On 11 February, I was back at the Museum of London. This time, I wasn’t there to see juggling mathematicians (Gresham College) talking about theoretical anti-balls. Instead, I was there for a lecture about the usability and design of medical devices by Harold Thimbleby, who I understand was from Swansea University.
Before the lecture started, we were subjected to a looped video of a car crash test; a modern car from 2009 was crashed into a car built in the 1960s. The result (and later point) was obvious: modern cars are safer than older cars. Continual testing and development makes a difference. We now have substantially safer cars. Even though there have been substantial improvements, Harold made a really interesting point. He said, ‘if bad design was a disease, it would be our 3rd biggest killer’.
Computers are everywhere in healthcare. Perhaps introducing computers (or mobile devices) might be able to help? This might well be the case, but there is also the risk that hospital staff might end up spending more time trying to get technology to do the right things rather than spending other time dealing with more important patient issues. There is an underlying question of whether a technology is appropriate or not.
This blog post has been pulled directly from my notes that I’ve made during the lecture. If you’re interested, I’ve provided a link to the transcript of the talk, which can be found at the end.
Harold showed us pictures of a series of infusion pumps. I didn’t know what an infusion pump was. Apparently it’s a device that is a bit like an intravenous drip, but you program it to dispense a fluid (or drug) into the blood stream at a certain rate. I was very surprised by the pictures: every infusion pump looked very different to each other and these differences were quite shocking. They each had different screens and different displays. They were different sizes and had different keypad layouts. It was clear that there was little in the way of internal and external consistency. Harold made an important point, that they were ‘not designed to be readable, they were designed to be cheap’ (please forgive my paraphrasing here).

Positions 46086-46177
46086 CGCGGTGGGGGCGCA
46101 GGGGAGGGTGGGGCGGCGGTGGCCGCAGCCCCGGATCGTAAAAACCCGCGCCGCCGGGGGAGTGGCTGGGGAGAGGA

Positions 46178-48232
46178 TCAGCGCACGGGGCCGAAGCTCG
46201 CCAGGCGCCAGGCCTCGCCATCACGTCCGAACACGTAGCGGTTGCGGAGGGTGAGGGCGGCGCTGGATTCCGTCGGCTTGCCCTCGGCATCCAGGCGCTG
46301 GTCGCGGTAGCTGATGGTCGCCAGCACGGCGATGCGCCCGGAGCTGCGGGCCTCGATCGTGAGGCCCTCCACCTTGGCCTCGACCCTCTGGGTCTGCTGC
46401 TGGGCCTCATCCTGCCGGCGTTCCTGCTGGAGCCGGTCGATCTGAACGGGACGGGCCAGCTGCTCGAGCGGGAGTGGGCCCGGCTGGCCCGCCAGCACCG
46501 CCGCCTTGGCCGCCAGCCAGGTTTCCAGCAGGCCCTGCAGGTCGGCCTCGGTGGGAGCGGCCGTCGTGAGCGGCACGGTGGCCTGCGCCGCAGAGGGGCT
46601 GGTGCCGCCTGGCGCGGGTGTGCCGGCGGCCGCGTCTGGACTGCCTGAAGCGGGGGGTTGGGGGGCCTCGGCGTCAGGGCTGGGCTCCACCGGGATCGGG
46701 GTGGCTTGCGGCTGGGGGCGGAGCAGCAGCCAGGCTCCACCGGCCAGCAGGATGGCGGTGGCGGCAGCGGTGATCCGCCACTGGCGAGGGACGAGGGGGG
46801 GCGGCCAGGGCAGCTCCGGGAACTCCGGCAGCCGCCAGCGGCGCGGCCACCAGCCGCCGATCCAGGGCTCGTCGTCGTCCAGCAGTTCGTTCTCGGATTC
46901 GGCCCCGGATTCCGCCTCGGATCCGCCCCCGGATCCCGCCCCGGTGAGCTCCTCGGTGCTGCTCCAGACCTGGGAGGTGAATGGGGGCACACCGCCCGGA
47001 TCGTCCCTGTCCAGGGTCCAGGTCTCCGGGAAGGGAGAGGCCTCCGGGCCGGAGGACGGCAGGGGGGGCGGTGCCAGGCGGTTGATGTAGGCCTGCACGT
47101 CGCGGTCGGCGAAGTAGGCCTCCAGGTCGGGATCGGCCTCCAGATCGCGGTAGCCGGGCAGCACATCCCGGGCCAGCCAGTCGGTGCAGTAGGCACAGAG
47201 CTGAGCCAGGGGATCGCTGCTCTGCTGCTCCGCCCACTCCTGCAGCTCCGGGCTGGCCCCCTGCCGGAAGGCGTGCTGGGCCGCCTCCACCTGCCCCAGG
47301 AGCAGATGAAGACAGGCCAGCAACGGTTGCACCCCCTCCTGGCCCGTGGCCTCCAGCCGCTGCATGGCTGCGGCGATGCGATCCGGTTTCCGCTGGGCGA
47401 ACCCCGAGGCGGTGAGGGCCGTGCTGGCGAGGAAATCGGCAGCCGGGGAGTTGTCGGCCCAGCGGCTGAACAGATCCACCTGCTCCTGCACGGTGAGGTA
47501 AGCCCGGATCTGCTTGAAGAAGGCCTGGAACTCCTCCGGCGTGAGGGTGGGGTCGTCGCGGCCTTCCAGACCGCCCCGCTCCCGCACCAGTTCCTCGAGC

We were regaled with further examples of interaction design terror. A decimal point button was placed on an arrow key. It was clear that there was not appropriate mapping between a button and its intended task. Pushing a help button gave little in the way of help to the user.
We were told of a human factors analysis study where six nurses were required to use an infusion pump over a period of two hours (I think I’ve noted this down correctly). The conclusion was that all of the nurses were confused. Sixty percent of the nurses needed hints on how to use the device, and a further sixty percent were confused by how the decimal point worked (in this particular example). Strikingly, sixty percent of those nurses entered the wrong settings.